12-10-2018 11:57 PM
I do have a tricky task where I hope anybody out there might have some ideas or even a working solution.
I do need to identify if the raster values within a polygon do have a somehow normal distribution. The idea is to ensure that a given polygon contains only one land use type and not two different classes. This means I need to get rid of any polygons that show a bi- or multimodal histogram distribution of the underlying raster data.
I have found two operators that might be a first starting point: Skew Texture and Kurtosis Texture Per feature. Both might be good indicators for this task as described e.g. here: https://www.ncbi.nlm.nih.gov/pmc/articles/PMC3791391/
But unfortunately those two operators use a focal operation at all the pixel locations within a Feature and then average (or SD or Median) those values for the overall measure for the Feature, rather than simply taking the sample of pixels that fall within the Feature and calculating the Kurtosis/Skew of that distribution.
Another possible way would be to use Python modules like “shapiro” for Shapiro-Wilk Test or “anderson” for the Anderson-Darling Test. There I would need to pass the histogram off all underlying raster cells to a Python script.
Any ideas or working solutions are more than welcome.
Cheers and many thanks for your help in advance.
12-10-2018 08:31 AM - edited 12-10-2018 12:59 PM
As additional input to Fritz' request, attached is a Spatial Model which (I think) calculates Skew, Excess Kurtosis and the Bimodality Coefficient (for a single-band input image).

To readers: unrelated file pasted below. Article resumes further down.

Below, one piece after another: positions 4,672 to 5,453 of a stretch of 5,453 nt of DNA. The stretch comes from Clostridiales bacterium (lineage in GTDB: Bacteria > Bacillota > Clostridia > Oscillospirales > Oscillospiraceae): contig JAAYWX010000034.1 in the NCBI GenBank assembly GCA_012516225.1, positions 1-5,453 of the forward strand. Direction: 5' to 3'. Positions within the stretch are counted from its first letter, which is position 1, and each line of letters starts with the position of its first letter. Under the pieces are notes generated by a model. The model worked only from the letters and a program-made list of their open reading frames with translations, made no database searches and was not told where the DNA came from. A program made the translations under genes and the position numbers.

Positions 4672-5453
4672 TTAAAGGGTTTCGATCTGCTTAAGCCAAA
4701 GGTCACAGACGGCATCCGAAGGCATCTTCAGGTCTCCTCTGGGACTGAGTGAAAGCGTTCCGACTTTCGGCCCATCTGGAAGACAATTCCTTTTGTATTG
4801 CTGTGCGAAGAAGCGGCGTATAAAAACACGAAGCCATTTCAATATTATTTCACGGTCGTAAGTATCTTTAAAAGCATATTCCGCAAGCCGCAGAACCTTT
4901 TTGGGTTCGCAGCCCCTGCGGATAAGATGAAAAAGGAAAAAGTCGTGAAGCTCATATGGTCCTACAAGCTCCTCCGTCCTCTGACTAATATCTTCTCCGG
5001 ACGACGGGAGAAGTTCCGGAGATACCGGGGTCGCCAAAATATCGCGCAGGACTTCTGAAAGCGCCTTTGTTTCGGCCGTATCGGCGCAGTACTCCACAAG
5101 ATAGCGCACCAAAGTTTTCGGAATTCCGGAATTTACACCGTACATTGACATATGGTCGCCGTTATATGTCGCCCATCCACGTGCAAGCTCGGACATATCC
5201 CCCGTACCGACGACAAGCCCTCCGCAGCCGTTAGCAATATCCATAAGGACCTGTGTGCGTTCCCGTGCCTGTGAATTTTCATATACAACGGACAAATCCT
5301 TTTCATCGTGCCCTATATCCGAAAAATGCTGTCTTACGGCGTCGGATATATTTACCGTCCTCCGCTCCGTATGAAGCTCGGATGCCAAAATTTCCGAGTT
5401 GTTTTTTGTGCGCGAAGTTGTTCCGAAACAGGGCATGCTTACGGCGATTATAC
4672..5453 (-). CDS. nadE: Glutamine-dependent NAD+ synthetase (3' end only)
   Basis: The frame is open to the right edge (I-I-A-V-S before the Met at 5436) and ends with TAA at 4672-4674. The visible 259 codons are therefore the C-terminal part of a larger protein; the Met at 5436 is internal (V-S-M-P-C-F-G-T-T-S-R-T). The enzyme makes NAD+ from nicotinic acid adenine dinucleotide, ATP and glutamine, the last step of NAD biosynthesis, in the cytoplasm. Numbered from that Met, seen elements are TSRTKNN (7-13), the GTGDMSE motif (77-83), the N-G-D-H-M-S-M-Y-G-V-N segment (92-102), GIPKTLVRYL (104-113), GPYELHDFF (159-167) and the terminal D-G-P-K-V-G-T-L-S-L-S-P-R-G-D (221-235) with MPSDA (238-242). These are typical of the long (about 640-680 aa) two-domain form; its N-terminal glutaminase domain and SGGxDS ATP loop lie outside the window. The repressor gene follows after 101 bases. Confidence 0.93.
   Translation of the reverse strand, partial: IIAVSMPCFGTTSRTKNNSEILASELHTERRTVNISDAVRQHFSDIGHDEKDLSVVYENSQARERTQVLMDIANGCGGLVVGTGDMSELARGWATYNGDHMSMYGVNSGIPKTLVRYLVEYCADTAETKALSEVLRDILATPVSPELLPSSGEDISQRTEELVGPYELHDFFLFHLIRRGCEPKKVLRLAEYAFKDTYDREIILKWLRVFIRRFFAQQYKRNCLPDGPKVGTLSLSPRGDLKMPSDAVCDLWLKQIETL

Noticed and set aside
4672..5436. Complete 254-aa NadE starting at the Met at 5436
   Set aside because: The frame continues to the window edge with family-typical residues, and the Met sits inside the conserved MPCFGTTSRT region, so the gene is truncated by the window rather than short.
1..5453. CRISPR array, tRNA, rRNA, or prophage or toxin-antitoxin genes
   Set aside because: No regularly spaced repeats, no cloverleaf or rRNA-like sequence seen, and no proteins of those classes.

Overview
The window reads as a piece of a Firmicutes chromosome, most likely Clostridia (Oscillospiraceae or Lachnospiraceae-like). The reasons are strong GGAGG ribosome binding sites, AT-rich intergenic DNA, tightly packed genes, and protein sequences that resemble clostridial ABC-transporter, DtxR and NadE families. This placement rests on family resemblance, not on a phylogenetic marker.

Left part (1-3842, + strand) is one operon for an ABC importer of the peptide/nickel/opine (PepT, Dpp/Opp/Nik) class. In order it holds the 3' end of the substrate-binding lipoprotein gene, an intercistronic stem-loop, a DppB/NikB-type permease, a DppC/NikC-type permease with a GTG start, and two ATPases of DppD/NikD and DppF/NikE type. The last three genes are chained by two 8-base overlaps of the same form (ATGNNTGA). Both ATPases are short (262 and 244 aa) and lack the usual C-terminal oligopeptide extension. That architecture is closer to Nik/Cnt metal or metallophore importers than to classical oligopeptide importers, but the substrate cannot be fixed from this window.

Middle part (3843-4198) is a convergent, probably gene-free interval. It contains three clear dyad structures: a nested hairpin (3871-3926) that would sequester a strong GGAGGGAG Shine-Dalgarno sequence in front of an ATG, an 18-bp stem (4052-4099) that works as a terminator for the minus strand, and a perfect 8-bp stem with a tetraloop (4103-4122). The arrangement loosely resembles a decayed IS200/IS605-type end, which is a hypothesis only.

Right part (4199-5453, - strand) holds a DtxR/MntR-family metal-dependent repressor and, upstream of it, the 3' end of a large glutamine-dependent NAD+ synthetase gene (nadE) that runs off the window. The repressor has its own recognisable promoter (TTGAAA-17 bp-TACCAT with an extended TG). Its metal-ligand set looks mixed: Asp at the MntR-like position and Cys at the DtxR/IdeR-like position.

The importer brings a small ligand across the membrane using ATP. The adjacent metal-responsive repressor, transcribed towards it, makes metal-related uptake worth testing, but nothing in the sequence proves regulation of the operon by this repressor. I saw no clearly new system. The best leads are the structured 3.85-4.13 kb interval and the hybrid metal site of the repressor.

However given this Histogram
I was getting Kurtosis = 1 (i.e. skewed to the left), Excess Kurtosis = 7.5 (heavy tailed) and BC = 0.2 (not bimodal).
So either I’ve gotten the math wrong, or BC isn’t a good test of bimodality (as is implied in the paper).
So I'd appreciate it if everyone could please check my math in the model and see if I got it right.
And even if I did, I think other suggestions for robust tests for multi-modality would be appreciated.
12-12-2018 05:19 AM - edited 12-12-2018 05:21 AM
thanks a lot for your work. But it really seems that there is still something wrong with your model or as you said the BC value is not really the best practice for a normal distribution test.
In the meantime, I tried to write a small python script that would allow me to derive the p value for a raster subset. But I am still struggling with the normaltest of scipy. You should find the first version of the python script as well as some data in the attached zip. It is still a standalone script without any class functions.
I do read an image (line 7) and loop through rows and columns to get all pixel values stored in an array. For testing I write out the values into a text file (20). Those look good. Then I output the histogram of the array in a chart (lines 23 and 24). Those also look correct. And for me I see a somehow normal distribution.
Then I use the scipi.normaltest function to derive stats and p (line 27). I now would assume that p is somewhere in the region of 0.05. But I always to get 0.0 as result. I have no idea what I am doing wrong.
Beware: you need to have the python 3.x and modules scipy, mathplot and pil installed to be able to run the script. Use “python -m pip list” to list all install modules or “python -m pip install modulename” to install the needed modules.
Any help is more than welcome